The enchantment was broken my cousin’s urgent voice, which echoed around the chamber harshly. He scrambled down the steps and rushed to stand between me and the black-clothed woman. William was holding a silver ankh engraved with symbols I didn’t recognise. The woman skittered away from the ankh, holding her hands in front of her, as if the sight of it caused her pain.

William turned toward me. “Go back, Richard!” he shouted. “She wants to make you as she is...” Taking his eyes off the woman had been a mistake. She struck William’s hand, causing him to drop the ankh, which clattered to the floor with a metallic ring.

Not waiting to see if my cousin was following me, I flew up the steps, climbing back up into the darkness of the well. I heard William’s screams behind me, and I knew then that he would not escape. I hauled myself out of the well and lay on the ground panting, my breath misting in the cold night air.

I waited until morning, but William never emerged. His screams had stopped suddenly as I was climbing, and since then I had heard nothing but silence from the darkness of the well.

Fifty years have passed since that terrible night, and still I live in my cousin’s farmhouse by the wood. I never seek the company of others, only venturing to town long enough to purchase the necessities of life, and then returning immediately to the life of a hermit.

Every day I enter the woods and visit the foundation of the vanished house. And I stand before the well that sits beside it. The antiquity that bubbles up from the well refreshes me like a fountain of cool water in the desert.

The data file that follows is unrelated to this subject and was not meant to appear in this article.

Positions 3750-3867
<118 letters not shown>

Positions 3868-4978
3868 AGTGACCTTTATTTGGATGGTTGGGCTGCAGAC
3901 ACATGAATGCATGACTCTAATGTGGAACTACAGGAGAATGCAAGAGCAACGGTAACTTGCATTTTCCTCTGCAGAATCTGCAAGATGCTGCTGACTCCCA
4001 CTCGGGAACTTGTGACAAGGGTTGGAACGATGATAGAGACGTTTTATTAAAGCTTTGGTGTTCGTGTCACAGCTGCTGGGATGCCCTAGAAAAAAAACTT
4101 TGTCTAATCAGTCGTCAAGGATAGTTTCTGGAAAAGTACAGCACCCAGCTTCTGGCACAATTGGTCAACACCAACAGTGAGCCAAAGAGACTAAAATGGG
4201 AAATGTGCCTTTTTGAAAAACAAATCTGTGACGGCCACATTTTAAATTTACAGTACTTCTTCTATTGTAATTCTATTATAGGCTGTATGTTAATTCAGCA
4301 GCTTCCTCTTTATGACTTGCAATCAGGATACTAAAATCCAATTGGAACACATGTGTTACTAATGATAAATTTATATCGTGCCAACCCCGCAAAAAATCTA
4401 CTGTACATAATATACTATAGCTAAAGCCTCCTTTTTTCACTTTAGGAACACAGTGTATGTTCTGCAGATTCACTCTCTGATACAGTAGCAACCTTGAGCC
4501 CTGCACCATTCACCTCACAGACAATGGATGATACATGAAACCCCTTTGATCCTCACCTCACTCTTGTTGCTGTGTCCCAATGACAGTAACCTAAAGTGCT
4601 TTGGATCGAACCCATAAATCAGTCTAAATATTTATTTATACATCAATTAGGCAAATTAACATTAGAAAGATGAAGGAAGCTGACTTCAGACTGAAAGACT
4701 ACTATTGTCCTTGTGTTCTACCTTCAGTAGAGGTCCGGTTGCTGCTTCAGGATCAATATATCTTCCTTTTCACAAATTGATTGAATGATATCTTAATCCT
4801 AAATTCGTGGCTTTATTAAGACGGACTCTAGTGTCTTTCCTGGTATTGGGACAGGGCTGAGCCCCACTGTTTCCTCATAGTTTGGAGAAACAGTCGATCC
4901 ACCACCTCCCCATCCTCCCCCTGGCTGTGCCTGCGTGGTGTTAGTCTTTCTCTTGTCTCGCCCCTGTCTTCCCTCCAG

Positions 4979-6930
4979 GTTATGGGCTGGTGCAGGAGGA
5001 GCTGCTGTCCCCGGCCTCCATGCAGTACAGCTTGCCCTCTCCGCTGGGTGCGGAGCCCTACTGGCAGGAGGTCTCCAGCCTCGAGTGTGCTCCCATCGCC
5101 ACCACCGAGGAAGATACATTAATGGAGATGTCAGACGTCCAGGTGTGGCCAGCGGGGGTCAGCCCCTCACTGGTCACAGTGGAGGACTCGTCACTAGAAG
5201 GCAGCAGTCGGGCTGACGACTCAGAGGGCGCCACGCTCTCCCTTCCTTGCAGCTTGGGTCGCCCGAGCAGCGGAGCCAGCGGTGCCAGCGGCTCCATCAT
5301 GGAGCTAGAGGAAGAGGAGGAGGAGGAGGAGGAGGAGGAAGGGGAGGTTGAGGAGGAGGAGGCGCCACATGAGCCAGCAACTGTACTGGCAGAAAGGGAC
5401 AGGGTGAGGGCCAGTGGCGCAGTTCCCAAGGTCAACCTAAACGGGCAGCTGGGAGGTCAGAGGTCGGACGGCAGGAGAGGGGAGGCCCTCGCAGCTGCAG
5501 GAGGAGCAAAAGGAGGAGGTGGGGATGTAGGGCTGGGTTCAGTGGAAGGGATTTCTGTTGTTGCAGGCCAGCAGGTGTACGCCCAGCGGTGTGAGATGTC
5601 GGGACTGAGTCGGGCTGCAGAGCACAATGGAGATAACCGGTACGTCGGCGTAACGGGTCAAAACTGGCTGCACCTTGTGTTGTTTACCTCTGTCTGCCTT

One day I may climb down it again and join my cousin and that beautiful woman. One day I shall become as they are. But not yet. Not just yet. Back I go to the farmhouse at the end of another day.

~ ~ ~

Be sure to return Next Week for the continuation of
G. Alden Davis's uncanny descent into THE FOLD,
The Freezine Of Fantasy and Science Fiction

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Archive of Stories
and Authors

Sean Padlo's

Sean Padlo's

Sean Padlo's exact whereabouts
are never able to be fully
pinned down, but what we
do know about him is laced
with the echoes of legend.
He's already been known
to haunt certain areas of
the landscape, a trick said
to only be possible by being
able to manipulate it from
the future. His presence
among the rest of us here
at the freezine sends shivers
of fear deep in our solar plexus.

Konstantine Paradias & Edward

Konstantine Paradias's

Konstantine Paradias is a writer by
choice. At the moment, he's published
over 100 stories in English, Japanese,
Romanian, German, Dutch and
Portuguese and has worked in a free-